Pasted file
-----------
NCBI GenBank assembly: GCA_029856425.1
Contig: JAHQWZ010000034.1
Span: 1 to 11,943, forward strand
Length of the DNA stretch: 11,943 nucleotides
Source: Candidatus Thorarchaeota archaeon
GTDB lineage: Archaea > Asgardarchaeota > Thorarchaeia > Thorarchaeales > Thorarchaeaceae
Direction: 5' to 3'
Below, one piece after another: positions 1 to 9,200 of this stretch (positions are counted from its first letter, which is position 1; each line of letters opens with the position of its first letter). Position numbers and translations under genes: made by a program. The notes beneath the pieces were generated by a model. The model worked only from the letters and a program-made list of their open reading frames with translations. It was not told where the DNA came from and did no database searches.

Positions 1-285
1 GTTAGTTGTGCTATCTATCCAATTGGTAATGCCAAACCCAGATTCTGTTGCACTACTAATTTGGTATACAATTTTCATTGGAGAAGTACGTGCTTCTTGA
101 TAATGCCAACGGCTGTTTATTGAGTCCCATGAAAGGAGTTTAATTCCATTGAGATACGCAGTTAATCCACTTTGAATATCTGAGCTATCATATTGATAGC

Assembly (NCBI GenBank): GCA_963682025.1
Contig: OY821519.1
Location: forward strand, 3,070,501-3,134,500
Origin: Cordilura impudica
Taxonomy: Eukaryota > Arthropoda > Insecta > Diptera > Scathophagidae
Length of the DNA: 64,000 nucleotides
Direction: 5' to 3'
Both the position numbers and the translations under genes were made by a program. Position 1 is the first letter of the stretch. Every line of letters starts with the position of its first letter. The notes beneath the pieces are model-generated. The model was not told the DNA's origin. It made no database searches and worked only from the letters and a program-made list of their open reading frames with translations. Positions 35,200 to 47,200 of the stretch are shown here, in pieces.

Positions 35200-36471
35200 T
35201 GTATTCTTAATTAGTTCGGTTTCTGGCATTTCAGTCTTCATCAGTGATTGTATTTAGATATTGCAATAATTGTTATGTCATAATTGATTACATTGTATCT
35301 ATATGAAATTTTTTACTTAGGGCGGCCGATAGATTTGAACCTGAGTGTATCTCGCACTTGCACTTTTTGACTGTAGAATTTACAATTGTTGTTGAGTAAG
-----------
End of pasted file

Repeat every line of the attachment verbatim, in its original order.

NCBI GenBank assembly: GCA_029856425.1
Contig: JAHQWZ010000034.1
Span: 1 to 11,943, forward strand
Length of the DNA stretch: 11,943 nucleotides
Source: Candidatus Thorarchaeota archaeon
GTDB lineage: Archaea > Asgardarchaeota > Thorarchaeia > Thorarchaeales > Thorarchaeaceae
Direction: 5' to 3'
Below, one piece after another: positions 1 to 9,200 of this stretch (positions are counted from its first letter, which is position 1; each line of letters opens with the position of its first letter). Position numbers and translations under genes: made by a program. The notes beneath the pieces were generated by a model. The model worked only from the letters and a program-made list of their open reading frames with translations. It was not told where the DNA came from and did no database searches.

Positions 1-285
1 GTTAGTTGTGCTATCTATCCAATTGGTAATGCCAAACCCAGATTCTGTTGCACTACTAATTTGGTATACAATTTTCATTGGAGAAGTACGTGCTTCTTGA
101 TAATGCCAACGGCTGTTTATTGAGTCCCATGAAAGGAGTTTAATTCCATTGAGATACGCAGTTAATCCACTTTGAATATCTGAGCTATCATATTGATAGC

Assembly (NCBI GenBank): GCA_963682025.1
Contig: OY821519.1
Location: forward strand, 3,070,501-3,134,500
Origin: Cordilura impudica
Taxonomy: Eukaryota > Arthropoda > Insecta > Diptera > Scathophagidae
Length of the DNA: 64,000 nucleotides
Direction: 5' to 3'
Both the position numbers and the translations under genes were made by a program. Position 1 is the first letter of the stretch. Every line of letters starts with the position of its first letter. The notes beneath the pieces are model-generated. The model was not told the DNA's origin. It made no database searches and worked only from the letters and a program-made list of their open reading frames with translations. Positions 35,200 to 47,200 of the stretch are shown here, in pieces.

Positions 35200-36471
35200 T
35201 GTATTCTTAATTAGTTCGGTTTCTGGCATTTCAGTCTTCATCAGTGATTGTATTTAGATATTGCAATAATTGTTATGTCATAATTGATTACATTGTATCT
35301 ATATGAAATTTTTTACTTAGGGCGGCCGATAGATTTGAACCTGAGTGTATCTCGCACTTGCACTTTTTGACTGTAGAATTTACAATTGTTGTTGAGTAAG